It is believed that life on Earth arose 3, 7-4 billion years ago. But the recent discovery of the University of London's scientists can move this date even further into the past - up to 4, 28 billion years.
In the study of the ancient layers of terrestrial crust near Quebec, Canada found possible traces of ancient microorganisms. Scientists managed to detect small hollow balls, similar to the traces of gases release during the decomposition of living beings. What was their surprise when inside the balls they saw the finest tubes filled with hematite - iron mineral. Experts suggested that the deposit data could leave the ancient microorganisms inhabited in geothermal sources that were very numerous in our planet's early era. Such traces are left and modern microorganisms living near geothermal sources and feed on inorganic compounds and iron.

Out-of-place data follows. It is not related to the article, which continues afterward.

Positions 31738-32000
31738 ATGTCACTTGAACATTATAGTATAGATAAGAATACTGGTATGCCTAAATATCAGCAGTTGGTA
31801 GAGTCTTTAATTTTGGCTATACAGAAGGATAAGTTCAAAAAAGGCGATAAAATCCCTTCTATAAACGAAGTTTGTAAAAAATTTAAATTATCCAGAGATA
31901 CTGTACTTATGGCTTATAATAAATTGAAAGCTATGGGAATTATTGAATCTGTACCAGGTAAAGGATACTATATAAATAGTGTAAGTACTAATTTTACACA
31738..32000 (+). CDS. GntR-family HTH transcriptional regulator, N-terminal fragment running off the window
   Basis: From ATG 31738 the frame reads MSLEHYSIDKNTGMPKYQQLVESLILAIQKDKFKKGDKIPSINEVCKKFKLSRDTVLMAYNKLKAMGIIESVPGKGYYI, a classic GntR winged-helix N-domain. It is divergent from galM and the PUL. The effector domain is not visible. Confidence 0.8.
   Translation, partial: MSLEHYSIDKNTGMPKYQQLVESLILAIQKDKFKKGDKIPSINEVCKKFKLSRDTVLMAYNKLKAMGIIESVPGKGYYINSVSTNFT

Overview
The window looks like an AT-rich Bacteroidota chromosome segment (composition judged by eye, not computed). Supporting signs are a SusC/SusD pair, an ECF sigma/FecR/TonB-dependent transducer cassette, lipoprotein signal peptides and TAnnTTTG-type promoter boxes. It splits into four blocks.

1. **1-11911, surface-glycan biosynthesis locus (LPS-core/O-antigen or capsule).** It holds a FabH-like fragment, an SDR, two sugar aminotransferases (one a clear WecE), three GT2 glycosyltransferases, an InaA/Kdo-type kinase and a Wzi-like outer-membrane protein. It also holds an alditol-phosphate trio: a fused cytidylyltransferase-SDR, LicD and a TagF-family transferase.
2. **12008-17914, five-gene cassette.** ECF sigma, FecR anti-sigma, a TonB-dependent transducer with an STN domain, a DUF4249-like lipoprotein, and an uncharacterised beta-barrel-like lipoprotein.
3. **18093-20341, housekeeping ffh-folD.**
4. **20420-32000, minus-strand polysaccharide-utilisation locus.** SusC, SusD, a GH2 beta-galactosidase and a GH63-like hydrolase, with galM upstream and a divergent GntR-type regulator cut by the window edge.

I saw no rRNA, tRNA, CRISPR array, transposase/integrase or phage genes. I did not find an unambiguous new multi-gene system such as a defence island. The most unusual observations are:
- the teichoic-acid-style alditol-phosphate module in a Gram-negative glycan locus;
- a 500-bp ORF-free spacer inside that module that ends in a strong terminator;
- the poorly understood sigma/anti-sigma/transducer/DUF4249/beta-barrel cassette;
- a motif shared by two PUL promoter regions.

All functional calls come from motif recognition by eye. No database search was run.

The age of the studied rocks dates into 4, 28 billion years, that is, they were formed in just 260 million years after the emergence of the Earth itself. If dating is really true, then this not only moves the date of life on Earth further into the past, making this process even more mysterious, but also gives hope for a possible existence in the past life on other planets of the solar system.
This, of course, is about Mars. It is believed that the early stages of the life of the Earth and Mars were very similar - the huge ocean splashed on the surface of the planets, heated by geothermal sources. It is possible that the future expeditions on the Red Planet will be able to find traces of the ever existed life.